AL365: You mentioned that the album is “another period of your life that has been captured in waveforms.” We are indeed enraptured by the changeover of emotions and the moments captured. Out of all the moments during the conceptualisation of the album, which do you still remember as the most pivotal one for you?
Ali: It’s weird… you work on an album for so long every day, and when it finally starts to sound how you want, it feels almost like it happened subconsciously. You almost don’t remember the specific days and moments that went into getting a piece of music over the fence.
I’d say there were two pivotal moments though. The first being writing the piano and chorus to ‘I Feel Better’. This was the first song that was written for the album and gave me some partial vision of where I wanted to take my new music. The second was on Halloween last year, writing ‘Halloween’. The track felt like the opposite end of the spectrum to where I was expecting the album to go, but I think the difference between these two songs is where the rest of the album lies; in the gap between these two very different-sounding tracks.
AL365: Do you have a favourite song or most personal song out of the new album?
Ali: I’d say Halloween is the most personal. I write so much stuff with my friend Ed Tullett these days, sending ideas back and forth, adding to each other’s ideas until we have something we’re both happy with. It’s how a lot of the album was conceptualised. ‘Halloween’ was the first song that I’d written in a traditional sense in a long time, written in one evening, just sat on my own with my guitar.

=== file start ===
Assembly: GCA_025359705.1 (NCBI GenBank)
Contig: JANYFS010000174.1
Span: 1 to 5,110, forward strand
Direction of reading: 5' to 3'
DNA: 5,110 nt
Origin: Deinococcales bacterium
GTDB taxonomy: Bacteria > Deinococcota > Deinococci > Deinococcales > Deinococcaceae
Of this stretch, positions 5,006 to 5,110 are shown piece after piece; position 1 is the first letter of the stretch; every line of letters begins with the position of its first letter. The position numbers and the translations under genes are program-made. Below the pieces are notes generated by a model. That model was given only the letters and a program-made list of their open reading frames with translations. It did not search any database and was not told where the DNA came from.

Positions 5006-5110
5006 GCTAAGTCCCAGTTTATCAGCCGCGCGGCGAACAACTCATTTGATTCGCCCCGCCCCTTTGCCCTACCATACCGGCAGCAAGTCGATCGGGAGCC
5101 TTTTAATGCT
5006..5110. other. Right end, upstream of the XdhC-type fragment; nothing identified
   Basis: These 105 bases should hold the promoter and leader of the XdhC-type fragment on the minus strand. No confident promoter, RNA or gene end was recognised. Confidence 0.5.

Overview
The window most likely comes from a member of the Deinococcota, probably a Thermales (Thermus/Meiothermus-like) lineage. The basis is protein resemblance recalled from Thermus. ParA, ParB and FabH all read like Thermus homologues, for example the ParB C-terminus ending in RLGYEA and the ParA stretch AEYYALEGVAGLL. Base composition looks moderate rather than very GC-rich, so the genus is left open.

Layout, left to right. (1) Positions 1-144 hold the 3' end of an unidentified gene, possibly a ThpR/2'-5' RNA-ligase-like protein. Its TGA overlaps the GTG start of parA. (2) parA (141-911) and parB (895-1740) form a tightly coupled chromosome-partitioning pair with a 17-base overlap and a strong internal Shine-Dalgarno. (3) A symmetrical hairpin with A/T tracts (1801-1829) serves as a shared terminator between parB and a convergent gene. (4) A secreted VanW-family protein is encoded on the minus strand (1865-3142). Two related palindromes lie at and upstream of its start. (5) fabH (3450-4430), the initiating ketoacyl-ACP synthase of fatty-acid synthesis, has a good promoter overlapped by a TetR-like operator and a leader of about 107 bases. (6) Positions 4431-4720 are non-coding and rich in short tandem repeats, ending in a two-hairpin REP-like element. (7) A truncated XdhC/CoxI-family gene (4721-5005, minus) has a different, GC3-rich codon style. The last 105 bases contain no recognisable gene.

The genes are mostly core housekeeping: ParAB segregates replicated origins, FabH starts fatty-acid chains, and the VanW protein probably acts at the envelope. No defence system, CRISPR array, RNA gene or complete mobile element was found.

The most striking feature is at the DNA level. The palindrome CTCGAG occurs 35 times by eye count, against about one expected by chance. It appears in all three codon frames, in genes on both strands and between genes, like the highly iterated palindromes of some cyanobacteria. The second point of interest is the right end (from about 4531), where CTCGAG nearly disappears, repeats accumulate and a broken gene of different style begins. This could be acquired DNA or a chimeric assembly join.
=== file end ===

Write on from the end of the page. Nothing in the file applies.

AL365: We absolutely adore the climatic build in ‘Opaline’, as well as the poignant honesty in the lyrics for ‘I Feel Better’. They’re subtle yet really exudes those deep undertones of emotions. We understand that ‘Opaline’ was chosen as the opening song “because it’s hopeful, in a way”. What was this song inspired by and who played those fantastic riffs in ‘I Feel Better’?
Ali: ‘Opaline’ started as an inaudible vocal mumble and piano idea that Ed wrote. I fell in love with the idea and started working on it, writing the lyrics and recording all the parts. Lyrically I’d say it’s inspired by the idea of rejuvenation, starting afresh, and finally feeling like yourself. This is why I chose it to be the first song on the record. It felt appropriate. I played the riffs in ‘I Feel Better’, and everything on that song was recorded by me. It’s the first song that I’ve ever put a guitar solo in. Maybe the last too.
AL365: Speaking of riffs, ‘No Plans’ is such a banger! I had no idea that a Novo Amor song could sound like that. I am really digging the alternative rock, rock sounds – which are such bliss to the ears! We understand that this song is “a perfect representation of the collaboration of melodies and song styles of Ed Tullett and yourself.” Tell us more about this.
Ali: Thanks! It’s a sound that I like to explore subtly, but I think my voice definitely lends itself better to softer music. And you’re right: this song is a perfect representation of the collaboration between Ed and me. Ed wrote the verse guitar part and vocal melody. I wrote the dropped out interlude that builds into the 2nd verse and everything from the bridge onwards. I’ve also got Ed playing guitar and doing some vocals on this song.